Wings Over Water events full of education, funNorth Cascades Audobon Society among many presenters

Published on Thu, Apr 17, 2008 by Jack Kintner

Read More News

Wings Over Water events full of education, fun
North Cascades Audobon Society among many presenters

By Jack Kintner

A full day of birding opportunities and activities, plus appearances by noted authorities on raptors, including live birds on display most of the day and children’s activities, highlight this year’s Wings Over Water festival set for Saturday, April 19.

Venues include the Worldly Treasures Building on G Street and Peace Portal, and the downtown Trillium office.

There is still a need for volunteers, according to volunteer coordinator Kathleen Hernandez. “There are a lot of places to plug in, and we can use kids as well as grown-ups. This is something the whole family might enjoy doing if your experience here makes you want to help out in some way.” If interested call her at 360/393-3880.

The night before on Friday, April 18, Northern Meadows Gifts and Wine will host a wine tasting sponsored by the Brant Society from 6 to 8 p.m. A drawing will be held for a framed print as a fundraiser for the group. Northern Meadows is at 684A Peace Portal, at the corner of H Street.

Saturday programs in the Worldly Treasurers building include David Hancock, speaking at 10 a.m. and 2 p.m. for two hours each time.

His first talk is titled Bald Eagles of the Northwest, something that he knows, as well as any living wildlife biologist, with over 50 years’ study in the field. His afternoon talk is titled Eagles, Wildlife and Cams, and will deal with the remote cams he’s set up in numerous places to track wildlife activities.

Both presentations have been revised and updated, Hancock said, so these are brand new for this festival. For more information, go to www.hancockhouse.com.

There are also books available at the Blaine Bouquets on Peace Portal across from the Worldly Treasures building in addition to the street vendors and others who will be in the area.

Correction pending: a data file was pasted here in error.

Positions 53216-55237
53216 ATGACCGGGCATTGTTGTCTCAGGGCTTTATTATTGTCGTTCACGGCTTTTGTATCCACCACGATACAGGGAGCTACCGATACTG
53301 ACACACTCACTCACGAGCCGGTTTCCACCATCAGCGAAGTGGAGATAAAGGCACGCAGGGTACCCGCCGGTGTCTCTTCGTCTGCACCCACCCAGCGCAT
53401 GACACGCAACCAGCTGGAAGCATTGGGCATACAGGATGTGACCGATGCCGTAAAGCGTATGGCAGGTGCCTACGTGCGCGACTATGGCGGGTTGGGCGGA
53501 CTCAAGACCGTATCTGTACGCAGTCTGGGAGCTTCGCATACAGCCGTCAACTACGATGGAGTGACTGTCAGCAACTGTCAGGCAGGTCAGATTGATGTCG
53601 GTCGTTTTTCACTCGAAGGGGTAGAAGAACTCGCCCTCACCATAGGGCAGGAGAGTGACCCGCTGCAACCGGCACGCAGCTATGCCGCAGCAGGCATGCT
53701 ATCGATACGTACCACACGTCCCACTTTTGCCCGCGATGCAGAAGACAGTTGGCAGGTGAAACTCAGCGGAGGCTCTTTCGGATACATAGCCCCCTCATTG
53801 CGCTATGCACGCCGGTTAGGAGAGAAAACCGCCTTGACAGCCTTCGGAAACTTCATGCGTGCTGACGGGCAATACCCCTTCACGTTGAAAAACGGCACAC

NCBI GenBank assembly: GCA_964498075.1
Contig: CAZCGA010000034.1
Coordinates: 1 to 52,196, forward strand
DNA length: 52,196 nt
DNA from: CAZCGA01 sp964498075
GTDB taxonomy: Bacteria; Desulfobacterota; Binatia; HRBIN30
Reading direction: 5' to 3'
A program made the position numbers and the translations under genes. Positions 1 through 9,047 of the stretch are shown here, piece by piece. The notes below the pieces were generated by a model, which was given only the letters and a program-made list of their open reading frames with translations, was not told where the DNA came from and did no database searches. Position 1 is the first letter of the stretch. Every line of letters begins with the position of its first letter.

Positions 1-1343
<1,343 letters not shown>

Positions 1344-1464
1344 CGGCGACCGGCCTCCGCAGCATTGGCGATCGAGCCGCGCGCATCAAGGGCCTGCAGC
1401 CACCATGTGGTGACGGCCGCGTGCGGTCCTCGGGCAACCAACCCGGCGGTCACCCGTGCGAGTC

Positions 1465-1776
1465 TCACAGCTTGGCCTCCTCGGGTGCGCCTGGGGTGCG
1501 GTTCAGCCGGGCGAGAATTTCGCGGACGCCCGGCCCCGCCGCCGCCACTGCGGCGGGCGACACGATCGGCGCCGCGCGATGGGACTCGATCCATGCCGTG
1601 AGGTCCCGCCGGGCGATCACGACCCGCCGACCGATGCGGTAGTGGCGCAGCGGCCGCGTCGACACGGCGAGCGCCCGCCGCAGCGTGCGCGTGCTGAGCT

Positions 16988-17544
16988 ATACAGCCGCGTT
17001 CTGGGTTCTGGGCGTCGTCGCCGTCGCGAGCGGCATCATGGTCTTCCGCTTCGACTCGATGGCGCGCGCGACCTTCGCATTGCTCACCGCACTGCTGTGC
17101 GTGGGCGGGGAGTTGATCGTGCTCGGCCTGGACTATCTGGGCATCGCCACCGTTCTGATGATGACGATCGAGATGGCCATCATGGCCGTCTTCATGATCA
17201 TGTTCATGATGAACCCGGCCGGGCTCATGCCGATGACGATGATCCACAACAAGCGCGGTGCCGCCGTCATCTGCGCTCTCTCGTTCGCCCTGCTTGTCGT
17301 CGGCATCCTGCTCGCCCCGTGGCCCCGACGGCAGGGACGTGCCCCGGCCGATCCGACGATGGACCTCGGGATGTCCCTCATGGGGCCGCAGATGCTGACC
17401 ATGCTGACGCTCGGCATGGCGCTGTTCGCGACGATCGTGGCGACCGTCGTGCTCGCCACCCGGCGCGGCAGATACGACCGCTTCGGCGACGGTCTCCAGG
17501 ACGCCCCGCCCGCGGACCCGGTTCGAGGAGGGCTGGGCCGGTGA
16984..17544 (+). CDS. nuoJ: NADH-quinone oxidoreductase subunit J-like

Sardis Raptor Center, located on Valley View Road in Custer, will bring a number of their resident raptors for display from 11 a.m. until 4 p.m. At noon, following Hancock’s first talk, they will do a one hour demonstration with their live birds.

At 1 p.m., David Drummond is speaking on his favorite bird, the Merlin, a compact falcon that is resident in the area.

His talk is titled All About the Merlin Hawk. Drummond is president of the Merlin Falcon Foundation, and his website is www.merlinfalconfoundation.org.

The Washington Waterfowl Association will once again be doing trips on Lake Terrell, a man-made lake established in 1947 specifically to raise wild game.

The 1,500 acre lake is not only home to a wide variety of water birds but also attracts a number of migrating species as well.

This costs $5, as do the wildlife cruises aboard the Plover ferry that will be operating out of the Blaine marina. Washington Waterfowl Association’s website at www.wa-ducks.com.

For kids, the Friends of Semiahmoo Bay and others will be having all kinds of activities from posters and coloring contests to hat making.
Those kids who can complete a “Migratory Maze” downtown can earn a chance to win a 20-inch BMX “next wipeout” bike.

Joe Meche of the North Cascades Audubon Society has organized members to set up bird viewing stations on Marine Drive, Semiahmoo Spit and Birch Bay State Park.

“If you ever wanted to find out what kind of birding you can do here in Blaine, this is the day to find out,” Meche said, adding that inclement weather, should it happen, is often the best time to see local wildlife.